At 35 weeks to 37 weeks you will have a vaginal culture taken to check for Group B strep. If your test is positive, your doctor will discuss what treatment options are needed. At this point, you may also begin having your cervix checked for dilation. These exams are similar to the pelvic exam done during your first visit.
You will experience many different changes after having a vaginal birth. The first few days you feel very sore and tired. You will also notice that your uterus continues to cramp for several days after having the baby and that you continue to bleed. It is not uncommon to bleed up to six weeks after giving birth. You will notice that some days the bleeding may seem heavy, while other days it is very light or none at all. This is typical. It is important during this time that you do not put anything in the vagina (no tampons, sex or douching), and that you call your doctor if you develop a fever more than 100.4 or begin bleeding more than two pads per hour for two hours.
If you had an episiotomy or vaginal tear, you will notice that these areas will be very sore and tender. They may even burn when you urinate. It is not uncommon for these areas to swell the first few days after delivery. It is important to use the pericare bottle the hospital gave you to clean this area regularly. You may also use Tucks pads or sitz baths to aid in comfort.
If you delivered by cesarean section, you may find you are very sore in the abdominal area for several weeks. This will gradually improve. To promote a speedy recovery, it is important to continue to be as active as your body will allow. During the initial two weeks you should:
- not lift more than 10 pounds
- not drive a car yourself
- avoid abdominal exercise for at least 4-6 weeks after your surgery
- keep your incision area clean and dry
- only take showers, as baths will affect the healing process
Initially you may notice some drainage from the incision, but this should stop within the first few days. If you notice a large amount of drainage from the incision, redness of the skin, or a fever greater than 100.4, you should call your doctor immediately.
During the first few weeks, it is common for your emotions to be all over the place, much like they did during the beginning of your pregnancy. During this time you will experience many hormone changes, exhaustion and the feeling of being overwhelmed with the care of your newborn. These all lead to the mood swings known as the “baby blues.”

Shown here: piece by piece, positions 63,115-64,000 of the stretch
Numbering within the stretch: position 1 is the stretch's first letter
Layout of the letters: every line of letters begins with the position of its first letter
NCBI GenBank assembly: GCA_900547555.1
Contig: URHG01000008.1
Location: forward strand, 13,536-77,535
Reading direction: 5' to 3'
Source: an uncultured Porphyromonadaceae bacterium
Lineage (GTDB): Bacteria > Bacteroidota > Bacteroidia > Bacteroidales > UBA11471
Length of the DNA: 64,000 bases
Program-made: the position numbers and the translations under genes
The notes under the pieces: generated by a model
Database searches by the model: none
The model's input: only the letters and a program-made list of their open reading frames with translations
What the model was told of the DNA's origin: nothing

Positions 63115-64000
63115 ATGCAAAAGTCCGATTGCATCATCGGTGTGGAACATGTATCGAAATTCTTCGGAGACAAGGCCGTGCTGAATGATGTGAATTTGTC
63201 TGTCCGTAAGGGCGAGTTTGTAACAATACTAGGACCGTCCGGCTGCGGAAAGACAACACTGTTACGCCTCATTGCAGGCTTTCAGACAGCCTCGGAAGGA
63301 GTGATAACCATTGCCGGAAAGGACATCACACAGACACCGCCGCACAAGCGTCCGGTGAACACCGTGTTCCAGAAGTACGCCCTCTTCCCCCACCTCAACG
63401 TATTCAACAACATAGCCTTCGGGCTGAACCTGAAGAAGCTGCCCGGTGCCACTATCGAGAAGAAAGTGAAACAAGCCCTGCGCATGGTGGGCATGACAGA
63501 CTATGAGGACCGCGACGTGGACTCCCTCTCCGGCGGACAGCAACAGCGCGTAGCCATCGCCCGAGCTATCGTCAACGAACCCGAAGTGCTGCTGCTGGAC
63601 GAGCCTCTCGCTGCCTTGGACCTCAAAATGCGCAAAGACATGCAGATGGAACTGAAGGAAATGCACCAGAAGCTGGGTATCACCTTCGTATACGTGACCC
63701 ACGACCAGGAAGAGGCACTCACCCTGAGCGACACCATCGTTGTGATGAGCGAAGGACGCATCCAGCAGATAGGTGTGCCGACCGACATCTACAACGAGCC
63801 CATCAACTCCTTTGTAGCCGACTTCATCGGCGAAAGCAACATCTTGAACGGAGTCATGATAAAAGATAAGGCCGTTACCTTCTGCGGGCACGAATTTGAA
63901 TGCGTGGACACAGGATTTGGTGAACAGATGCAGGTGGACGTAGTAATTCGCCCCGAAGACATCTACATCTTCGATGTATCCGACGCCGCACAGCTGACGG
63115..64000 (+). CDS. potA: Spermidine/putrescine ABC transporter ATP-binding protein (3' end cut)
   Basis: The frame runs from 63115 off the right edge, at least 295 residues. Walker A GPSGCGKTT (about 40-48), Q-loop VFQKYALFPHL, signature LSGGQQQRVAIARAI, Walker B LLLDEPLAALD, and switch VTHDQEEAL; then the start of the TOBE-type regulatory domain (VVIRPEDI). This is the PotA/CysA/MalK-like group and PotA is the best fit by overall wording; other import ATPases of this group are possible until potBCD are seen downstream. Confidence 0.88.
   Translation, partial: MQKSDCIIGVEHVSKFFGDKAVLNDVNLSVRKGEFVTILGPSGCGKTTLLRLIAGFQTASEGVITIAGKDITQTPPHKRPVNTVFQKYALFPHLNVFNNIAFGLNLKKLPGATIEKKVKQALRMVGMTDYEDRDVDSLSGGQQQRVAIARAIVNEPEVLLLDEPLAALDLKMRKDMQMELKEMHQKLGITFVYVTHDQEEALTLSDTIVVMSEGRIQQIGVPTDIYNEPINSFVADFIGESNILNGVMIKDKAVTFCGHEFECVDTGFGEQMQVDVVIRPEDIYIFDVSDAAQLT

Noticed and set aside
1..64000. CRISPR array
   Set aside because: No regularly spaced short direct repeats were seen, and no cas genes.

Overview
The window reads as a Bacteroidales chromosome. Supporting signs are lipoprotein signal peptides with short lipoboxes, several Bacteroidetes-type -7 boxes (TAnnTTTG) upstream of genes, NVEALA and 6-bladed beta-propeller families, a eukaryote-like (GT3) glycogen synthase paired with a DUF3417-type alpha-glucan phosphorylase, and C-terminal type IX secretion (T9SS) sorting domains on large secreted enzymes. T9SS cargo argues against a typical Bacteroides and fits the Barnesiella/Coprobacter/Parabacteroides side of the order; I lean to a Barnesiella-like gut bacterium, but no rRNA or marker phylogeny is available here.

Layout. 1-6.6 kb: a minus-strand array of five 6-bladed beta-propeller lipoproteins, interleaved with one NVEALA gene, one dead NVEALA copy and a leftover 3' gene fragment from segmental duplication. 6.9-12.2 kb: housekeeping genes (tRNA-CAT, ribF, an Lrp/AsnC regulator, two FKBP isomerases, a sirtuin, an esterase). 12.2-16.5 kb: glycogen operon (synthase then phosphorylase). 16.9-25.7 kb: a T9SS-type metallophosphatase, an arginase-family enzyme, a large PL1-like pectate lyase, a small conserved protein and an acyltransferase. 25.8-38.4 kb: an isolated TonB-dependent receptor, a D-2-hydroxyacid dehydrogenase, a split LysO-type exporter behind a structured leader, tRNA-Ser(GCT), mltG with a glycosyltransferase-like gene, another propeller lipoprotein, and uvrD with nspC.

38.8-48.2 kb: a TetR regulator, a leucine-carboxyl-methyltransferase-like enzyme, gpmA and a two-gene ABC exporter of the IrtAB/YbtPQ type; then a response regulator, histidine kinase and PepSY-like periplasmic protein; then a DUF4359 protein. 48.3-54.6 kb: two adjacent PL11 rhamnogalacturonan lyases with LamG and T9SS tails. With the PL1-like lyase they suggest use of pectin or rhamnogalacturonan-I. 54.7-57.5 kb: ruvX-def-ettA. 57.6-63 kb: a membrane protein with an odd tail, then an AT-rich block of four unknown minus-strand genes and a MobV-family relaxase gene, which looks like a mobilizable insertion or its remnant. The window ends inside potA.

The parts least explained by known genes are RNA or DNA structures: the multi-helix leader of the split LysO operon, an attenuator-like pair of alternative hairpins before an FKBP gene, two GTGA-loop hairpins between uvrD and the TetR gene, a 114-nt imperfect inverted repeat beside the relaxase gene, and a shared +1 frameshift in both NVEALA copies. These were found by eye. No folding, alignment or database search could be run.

The baby blues will usually resolve within a few weeks. However, if these feelings continue, you may be developing postpartum depression. It is important to talk with your doctor about these symptoms as you may require treatment. If you think you may be suffering from postpartum depression, this is a good information resource.
Engorgement - Three to four days after having your baby, your breasts may become swollen, heavy and sore. This is a sign that your milk production has increased and your breasts are now accumulating milk. This will usually lessen within 24 hours. If you are breastfeeding, having the baby feed every three hours will help to improve the symptoms. If you are not planning to breastfeed, then wearing a tight fitting bra, even while sleeping, will help to lessen these symptoms. Avoid expressing the milk, as this will allow the symptoms to continue longer. Cold compresses or cabbage leaves will also help with the discomfort.
Blocked Ducts - Blocked milk ducts occur frequently in breastfeeding mothers. When this occurs, you will feel a hardened area or lump that is often red and sore to touch. In order to resolve the symptoms, it is important to continue to feed frequently from both breasts, including the one with the clogged duct. While the baby is nursing you need to massage the affected area towards the nipple. Between feedings, apply warm compresses to the affected area and continue to massage the area towards the nipple. These techniques, when done diligently, will usually unclog the duct.
Mastitis - If the blocked duct persists, it may become a breast infection. At this point, you may develop a fever, chills and aches, and feel similar to when you get the flu. You may notice streaks of red in the breast or the breast may become entirely red. If you think you have mastitis it is important to contact your physician, as this does require antibiotics. It is also important to realize that breast tissue, not the milk, is infected. It is safe and recommended to continue feeding your baby from the affected breast. To help cure the infection, you want to continue frequent feedings and apply warm compresses to the affected area.